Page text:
Portal of the Church of Pilgrims, in Washingto...

Portal of the Church of Pilgrims, in Washington, DC, with a LGBT banner. (Photo credit: Wikipedia)

Philosophy 111 – Introduction to Philosophy (Fall 2002)

Human Nature.  Mohr.  “Is homosexuality unnatural?”

[Students and professors, please read.]

Is homosexuality unnatural?  Sartre might answer, “‘You’re free, choose, that is, invent,’ but always ask yourself, ‘What if everyone acted that way?'”  Richard D. Mohr, who has actually written on the issue of human nature as applied to homosexuality, actually attempts to answer the question of the nature of homosexuality.  Much of what he says I can agree with wholeheartedly, the rest I will leave out of this essay.

If “unnatural” means “man-made,” Mohr points out that “virtually everything that is good about life is unnatural in this sense.”  True, there are also very harmful man-made things, and there are many good things in nature that would be even better if man didn’t muck it up.  But I do agree that there are even things that come from nature, such as the fighting instinct and the sex instinct, which come to us as neutral, but which we must unnaturally keep control over–it is our moral duty to be unnatural in that sense.

Mohr addresses that the genitals are not limited only to reproduction, and that “Society’s attitude towards a childless couple is that of pity not censure.”  I agree, we would never tell a sterile couple never to be intimate again.  I agree also with Mohr’s point that the genitals are not solely for reproduction, but also for achieving ecstasy and sexual intimacy.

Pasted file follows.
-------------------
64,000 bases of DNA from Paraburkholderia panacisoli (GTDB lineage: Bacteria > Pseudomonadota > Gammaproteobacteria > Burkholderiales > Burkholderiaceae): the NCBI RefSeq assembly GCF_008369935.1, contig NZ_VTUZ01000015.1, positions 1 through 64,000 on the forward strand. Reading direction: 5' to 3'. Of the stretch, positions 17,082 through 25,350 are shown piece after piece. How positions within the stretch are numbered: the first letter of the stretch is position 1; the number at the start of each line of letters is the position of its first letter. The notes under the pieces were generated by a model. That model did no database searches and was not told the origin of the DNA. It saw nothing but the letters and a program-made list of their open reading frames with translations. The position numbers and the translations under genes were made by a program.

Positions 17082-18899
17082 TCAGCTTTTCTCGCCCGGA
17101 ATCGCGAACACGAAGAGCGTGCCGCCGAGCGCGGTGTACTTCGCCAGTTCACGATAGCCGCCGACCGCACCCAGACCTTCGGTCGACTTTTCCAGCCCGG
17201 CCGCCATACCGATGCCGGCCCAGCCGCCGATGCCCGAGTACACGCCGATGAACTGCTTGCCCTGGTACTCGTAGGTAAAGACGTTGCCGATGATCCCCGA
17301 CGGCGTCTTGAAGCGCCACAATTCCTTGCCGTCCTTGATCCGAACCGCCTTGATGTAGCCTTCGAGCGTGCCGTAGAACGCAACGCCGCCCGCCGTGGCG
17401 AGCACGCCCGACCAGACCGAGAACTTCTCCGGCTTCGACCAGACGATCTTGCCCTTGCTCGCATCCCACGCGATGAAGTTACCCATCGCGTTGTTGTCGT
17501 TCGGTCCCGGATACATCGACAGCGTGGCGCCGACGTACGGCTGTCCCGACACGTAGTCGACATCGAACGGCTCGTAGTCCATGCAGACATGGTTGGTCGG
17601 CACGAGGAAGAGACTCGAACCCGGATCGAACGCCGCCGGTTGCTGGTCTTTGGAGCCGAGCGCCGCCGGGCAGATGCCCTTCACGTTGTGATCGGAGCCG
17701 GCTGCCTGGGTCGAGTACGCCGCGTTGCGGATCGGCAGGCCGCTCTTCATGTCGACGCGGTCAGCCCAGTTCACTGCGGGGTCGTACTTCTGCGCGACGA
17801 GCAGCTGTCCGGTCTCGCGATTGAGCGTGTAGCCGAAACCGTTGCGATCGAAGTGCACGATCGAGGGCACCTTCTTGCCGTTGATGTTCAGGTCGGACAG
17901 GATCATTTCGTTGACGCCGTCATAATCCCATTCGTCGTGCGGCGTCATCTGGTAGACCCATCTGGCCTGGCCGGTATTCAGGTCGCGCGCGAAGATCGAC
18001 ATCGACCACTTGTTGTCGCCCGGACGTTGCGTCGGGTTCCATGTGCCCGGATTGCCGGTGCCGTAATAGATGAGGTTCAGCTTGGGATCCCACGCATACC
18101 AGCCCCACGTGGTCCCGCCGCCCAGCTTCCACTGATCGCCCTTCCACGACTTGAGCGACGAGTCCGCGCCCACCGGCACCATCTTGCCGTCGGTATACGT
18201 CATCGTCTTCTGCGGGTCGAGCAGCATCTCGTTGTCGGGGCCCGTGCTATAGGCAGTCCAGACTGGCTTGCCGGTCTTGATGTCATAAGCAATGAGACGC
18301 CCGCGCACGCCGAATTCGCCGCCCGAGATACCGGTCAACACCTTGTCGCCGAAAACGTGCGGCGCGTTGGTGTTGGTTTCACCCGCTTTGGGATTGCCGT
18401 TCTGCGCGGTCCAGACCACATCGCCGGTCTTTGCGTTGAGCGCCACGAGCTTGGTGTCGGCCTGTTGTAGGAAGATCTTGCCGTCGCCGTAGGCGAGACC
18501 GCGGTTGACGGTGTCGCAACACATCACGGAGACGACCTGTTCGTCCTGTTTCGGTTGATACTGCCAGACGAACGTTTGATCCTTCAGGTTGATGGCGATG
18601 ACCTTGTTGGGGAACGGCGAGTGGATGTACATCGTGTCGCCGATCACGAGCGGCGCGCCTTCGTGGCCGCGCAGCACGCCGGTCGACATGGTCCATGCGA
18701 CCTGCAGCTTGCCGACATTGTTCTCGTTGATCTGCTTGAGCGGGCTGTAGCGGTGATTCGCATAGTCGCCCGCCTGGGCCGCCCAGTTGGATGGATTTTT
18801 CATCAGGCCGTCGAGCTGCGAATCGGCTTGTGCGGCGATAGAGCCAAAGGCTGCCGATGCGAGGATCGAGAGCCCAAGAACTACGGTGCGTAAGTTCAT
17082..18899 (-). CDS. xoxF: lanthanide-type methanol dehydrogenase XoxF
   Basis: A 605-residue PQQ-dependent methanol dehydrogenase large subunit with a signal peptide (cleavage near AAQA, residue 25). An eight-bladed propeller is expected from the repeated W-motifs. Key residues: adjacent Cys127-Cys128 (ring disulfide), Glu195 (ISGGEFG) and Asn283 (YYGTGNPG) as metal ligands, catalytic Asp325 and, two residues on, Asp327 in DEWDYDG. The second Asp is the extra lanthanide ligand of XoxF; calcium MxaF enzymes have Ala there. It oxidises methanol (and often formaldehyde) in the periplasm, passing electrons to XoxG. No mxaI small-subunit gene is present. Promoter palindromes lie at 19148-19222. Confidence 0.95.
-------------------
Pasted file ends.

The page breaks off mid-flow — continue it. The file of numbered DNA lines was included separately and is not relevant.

Mohr shows that there is no proper compass in nature which would reveal any moral laws found in it which would apply to human sexuality (with examples I would have chuckled about if I had read them in Sartre’s essay).  I think he gave many good examples, and I can think of many more, of animal behavior we wouldn’t want to model our lives after.  C.S. Lewis says that observing what men actually do is not the way to find out how mankind “ought” to behave (that was his explanation for why science can’t observe a moral law)–and Mohr notes that observing animals who do not have abstract thought is not going to get better results.

Mohr says that immorality is not found in a homosexual identity (in and of itself), but in the “social customs, regulations, and statutes that prevent lesbians and gay men from establishing blood or adoptive families, [. . .] the willful preventing of people from achieving the richness of life.”  The basic goal of Mohr’s essay is to put an end to such discrimination against gays and lesbians, to put an end to the claim that homosexuality is immoral, by refuting the claim that it is unnatural.  I would like to see statistics comparing the sexual responsibility of homosexuals compared to an equivalent sampling of heterosexuals (number of partners, use of prophylactics, average length of relationships, prior conviction(s) of crimes like rape or pedophilia, etcetera).  If I had any weight in deciding whether or not a couple should adopt, I would base my decision on their sexual responsibility (among other factors) –not which sex/gender they are sexually attracted to.  Of course I would also want to know about the people they (gay or straight couple) plan on allowing to spend time with the adopted child on a regular basis–but that’s just me.

“Is Homosexuality Unnatural?”  The Philosophical Quest: A Cross-Cultural Reader, Second Edition. Ed. Presbey, Gail M., et. al. McGraw-Hill, Inc., 2000.  282-286.

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